Saratoga Wine History
The Santa Cruz Mountains Appellation
In 1981 Saratoga winegrowers became part of the first Appellation created in America. Like “Champagne” and “Bordeaux”, appellation is the term applied to designate a unique wine-growing region. Saratoga vintners are part of the Santa Cruz Mountains appellation, designated as a viticultural region under regulations of the federal Bureau of Alcohol, Tobacco and Firearms.
The Franciscan padres at nearby Santa Clara Mission were first to grow grapes near the West Valley area. For various reasons, only six of the twenty-one missions were able to produce wine. Sacramental wine was first produced at the Santa Clara Mission from a little one-acre vineyard.
In 1871 Fr. Aloyisius Varsi, president of Santa Clara College, acquired acreage in the West Valley to produce Italian style wines for the school. Known as Villa Maria, this successful enterprise paved the way for the Jesuit novitiate and winery in nearby Los Gatos in the 1880’s. Vincent Pichetti arrived from Italy in 1872 and managed the Villa Maria winemaking operation for more than a decade, later acquiring his own vineyard.
Early Saratoga Vineyards
The earliest known vintner in the Saratoga Hills was Jean Narcisse Aubry. He arrived in the Saratoga hills in 1856 and worked as a woodchopper. He brought seeds and cuttings from France when he came to California to start his new life. He built a house and created a vineyard near Sanborn Road and acquired his 160-acre homestead in 1871. Aubry was joined by other emigrants from the Haute-Alpes region of northern Italy. Joseph Rispaud and Maurice Garcin settled on 320 acres in 1866, Prosper Estrade arrived in 1867 and Jacques Boisseranc arrived in 1869. Others who located nearby and are associated with early wine growing are Eloi and Pierre Pourroy, Adrian Bonnet and Alexander Rodoni.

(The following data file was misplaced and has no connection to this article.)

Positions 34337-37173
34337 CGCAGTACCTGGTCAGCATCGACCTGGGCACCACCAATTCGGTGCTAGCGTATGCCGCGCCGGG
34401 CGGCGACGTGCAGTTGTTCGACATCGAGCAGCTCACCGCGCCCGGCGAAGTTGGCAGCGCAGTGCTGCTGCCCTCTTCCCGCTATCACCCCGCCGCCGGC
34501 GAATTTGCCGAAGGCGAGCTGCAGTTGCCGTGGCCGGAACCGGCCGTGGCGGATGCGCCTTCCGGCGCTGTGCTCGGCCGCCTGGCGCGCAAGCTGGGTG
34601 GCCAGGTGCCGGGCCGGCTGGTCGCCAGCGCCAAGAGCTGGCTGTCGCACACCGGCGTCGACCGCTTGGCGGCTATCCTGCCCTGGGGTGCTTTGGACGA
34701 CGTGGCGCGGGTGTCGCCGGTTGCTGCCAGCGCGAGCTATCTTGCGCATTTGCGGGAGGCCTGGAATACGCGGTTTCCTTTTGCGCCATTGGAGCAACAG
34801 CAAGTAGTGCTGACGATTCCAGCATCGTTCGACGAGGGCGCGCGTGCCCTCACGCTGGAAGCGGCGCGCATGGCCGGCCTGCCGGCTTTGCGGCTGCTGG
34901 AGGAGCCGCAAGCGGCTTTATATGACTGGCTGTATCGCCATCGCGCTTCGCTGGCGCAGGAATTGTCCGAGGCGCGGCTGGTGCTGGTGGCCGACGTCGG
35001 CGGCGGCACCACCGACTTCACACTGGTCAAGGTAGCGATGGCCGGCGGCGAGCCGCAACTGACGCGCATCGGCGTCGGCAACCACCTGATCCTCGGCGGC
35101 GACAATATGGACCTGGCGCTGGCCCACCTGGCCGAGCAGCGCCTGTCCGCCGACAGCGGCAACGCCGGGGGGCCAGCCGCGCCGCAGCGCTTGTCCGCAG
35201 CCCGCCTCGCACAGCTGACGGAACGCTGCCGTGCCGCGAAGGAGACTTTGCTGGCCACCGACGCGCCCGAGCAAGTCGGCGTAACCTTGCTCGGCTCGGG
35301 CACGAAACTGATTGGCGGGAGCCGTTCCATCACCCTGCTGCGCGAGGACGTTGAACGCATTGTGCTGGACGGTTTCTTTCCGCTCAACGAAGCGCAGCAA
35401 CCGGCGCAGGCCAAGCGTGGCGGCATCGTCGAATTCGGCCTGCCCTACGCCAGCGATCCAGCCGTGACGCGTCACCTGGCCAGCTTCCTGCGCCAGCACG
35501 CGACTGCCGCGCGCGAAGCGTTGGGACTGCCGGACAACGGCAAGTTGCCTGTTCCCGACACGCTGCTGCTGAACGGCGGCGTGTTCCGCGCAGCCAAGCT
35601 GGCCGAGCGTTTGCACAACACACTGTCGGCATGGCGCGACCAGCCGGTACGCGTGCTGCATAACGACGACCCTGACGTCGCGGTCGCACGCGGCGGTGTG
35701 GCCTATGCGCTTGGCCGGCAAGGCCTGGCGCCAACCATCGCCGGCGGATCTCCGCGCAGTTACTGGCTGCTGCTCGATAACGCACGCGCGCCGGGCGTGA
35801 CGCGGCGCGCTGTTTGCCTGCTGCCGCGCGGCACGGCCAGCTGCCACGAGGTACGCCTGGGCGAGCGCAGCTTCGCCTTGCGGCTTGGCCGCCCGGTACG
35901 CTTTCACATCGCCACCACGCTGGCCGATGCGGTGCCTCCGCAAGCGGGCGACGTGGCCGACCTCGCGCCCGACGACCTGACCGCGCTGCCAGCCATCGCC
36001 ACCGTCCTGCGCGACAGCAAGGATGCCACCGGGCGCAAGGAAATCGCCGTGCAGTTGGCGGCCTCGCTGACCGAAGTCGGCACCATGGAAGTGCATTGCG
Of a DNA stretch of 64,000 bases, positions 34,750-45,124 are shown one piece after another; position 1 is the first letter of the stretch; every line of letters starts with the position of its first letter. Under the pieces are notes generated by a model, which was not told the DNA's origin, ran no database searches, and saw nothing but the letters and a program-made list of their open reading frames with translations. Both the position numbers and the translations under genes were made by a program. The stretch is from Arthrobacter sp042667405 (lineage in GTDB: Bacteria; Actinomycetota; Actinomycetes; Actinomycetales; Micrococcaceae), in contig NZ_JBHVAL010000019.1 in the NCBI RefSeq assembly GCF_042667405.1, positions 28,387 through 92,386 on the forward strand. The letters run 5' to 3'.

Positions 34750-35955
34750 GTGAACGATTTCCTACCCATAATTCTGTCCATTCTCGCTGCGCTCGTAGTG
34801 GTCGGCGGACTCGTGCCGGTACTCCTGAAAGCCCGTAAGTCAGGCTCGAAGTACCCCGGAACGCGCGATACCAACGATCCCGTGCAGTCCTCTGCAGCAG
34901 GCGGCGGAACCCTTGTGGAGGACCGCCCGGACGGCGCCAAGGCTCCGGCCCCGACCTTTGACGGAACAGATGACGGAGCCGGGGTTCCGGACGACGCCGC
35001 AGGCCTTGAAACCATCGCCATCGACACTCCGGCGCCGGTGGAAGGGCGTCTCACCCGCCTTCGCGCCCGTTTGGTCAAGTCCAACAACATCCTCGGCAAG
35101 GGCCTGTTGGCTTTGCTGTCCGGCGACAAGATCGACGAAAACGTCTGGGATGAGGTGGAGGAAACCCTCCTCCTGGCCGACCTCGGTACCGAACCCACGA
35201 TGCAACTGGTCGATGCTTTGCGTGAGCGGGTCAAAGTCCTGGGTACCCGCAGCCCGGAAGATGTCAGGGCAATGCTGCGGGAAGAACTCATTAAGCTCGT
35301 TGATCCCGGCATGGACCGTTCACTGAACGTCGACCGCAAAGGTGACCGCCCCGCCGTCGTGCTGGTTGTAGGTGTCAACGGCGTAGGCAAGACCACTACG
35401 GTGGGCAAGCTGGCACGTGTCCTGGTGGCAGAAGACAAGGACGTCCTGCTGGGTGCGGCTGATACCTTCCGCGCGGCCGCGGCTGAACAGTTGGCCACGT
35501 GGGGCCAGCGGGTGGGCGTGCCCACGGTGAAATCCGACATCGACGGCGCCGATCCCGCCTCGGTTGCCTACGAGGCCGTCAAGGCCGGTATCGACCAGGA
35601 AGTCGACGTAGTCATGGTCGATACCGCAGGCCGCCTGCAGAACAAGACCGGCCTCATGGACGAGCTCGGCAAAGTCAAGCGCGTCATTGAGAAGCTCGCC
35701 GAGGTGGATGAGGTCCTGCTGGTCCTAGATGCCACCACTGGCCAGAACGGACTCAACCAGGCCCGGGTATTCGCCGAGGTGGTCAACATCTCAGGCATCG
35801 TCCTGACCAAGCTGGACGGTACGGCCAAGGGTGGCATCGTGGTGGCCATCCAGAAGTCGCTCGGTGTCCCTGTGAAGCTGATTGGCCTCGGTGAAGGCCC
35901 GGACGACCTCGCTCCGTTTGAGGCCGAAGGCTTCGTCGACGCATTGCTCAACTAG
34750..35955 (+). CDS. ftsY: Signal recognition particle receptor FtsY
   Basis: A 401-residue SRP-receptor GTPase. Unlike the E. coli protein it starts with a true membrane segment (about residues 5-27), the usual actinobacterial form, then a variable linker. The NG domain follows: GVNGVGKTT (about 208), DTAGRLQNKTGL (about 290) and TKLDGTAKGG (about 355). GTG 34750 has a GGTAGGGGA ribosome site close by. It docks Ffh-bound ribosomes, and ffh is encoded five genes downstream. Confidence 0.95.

Mr. Pfeffer, a native of Germany, settled on Prospect Road in 1868 and began horticultural experimentation. Noted as a local scientist, he bred grapes that produced European style wines without grafting. He is reported to have developed phylloxera free vines from wild grape stock. Cabernet from these vines won a bronze medal at the St. Louis World’s Fair in 1904.
Early Grape Varieties
A wide variety of grapes were grown successfully in the Saratoga area and an 1885 publication lists the following: Black Hamberg, Cabernet, Cardillac, Carignan, Charbono, Golden Chasselas, Grenache, Grosse Blanc, Malbec, Malvoisie, Mission, Montero, Morelle Reisling, Muscat, Petite Bouchet, Sauvignon, Semillon, Tokay, Trousseau, and Zinfandel.
Vintner Paul Masson acquired a vineyard from the Rodoni family in 1896, thereby expanding his holdings into the Saratoga hills. Masson developed fine sparkling wines at this site and became a celebrated local figure although his residence and sales offices were in San Jose. He died in 1940 and his name lives on as a celebrated California brand.